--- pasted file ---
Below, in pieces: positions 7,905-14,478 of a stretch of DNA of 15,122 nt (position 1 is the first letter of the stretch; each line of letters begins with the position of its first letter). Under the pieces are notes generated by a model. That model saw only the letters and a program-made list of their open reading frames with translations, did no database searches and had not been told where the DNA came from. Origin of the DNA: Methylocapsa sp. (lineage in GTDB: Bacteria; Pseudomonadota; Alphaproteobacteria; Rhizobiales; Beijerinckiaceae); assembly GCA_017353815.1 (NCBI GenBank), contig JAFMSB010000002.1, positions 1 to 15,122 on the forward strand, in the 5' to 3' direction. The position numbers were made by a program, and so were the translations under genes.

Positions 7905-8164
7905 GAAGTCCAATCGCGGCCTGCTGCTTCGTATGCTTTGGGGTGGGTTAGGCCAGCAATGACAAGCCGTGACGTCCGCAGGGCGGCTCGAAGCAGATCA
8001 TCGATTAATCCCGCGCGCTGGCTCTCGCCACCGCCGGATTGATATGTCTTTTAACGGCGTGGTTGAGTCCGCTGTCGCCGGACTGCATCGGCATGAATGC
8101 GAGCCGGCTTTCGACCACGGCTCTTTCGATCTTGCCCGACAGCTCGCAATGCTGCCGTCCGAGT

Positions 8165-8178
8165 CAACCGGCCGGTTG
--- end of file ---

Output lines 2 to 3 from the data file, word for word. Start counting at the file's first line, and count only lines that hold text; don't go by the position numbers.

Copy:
Positions 7905-8164
7905 GAAGTCCAATCGCGGCCTGCTGCTTCGTATGCTTTGGGGTGGGTTAGGCCAGCAATGACAAGCCGTGACGTCCGCAGGGCGGCTCGAAGCAGATCA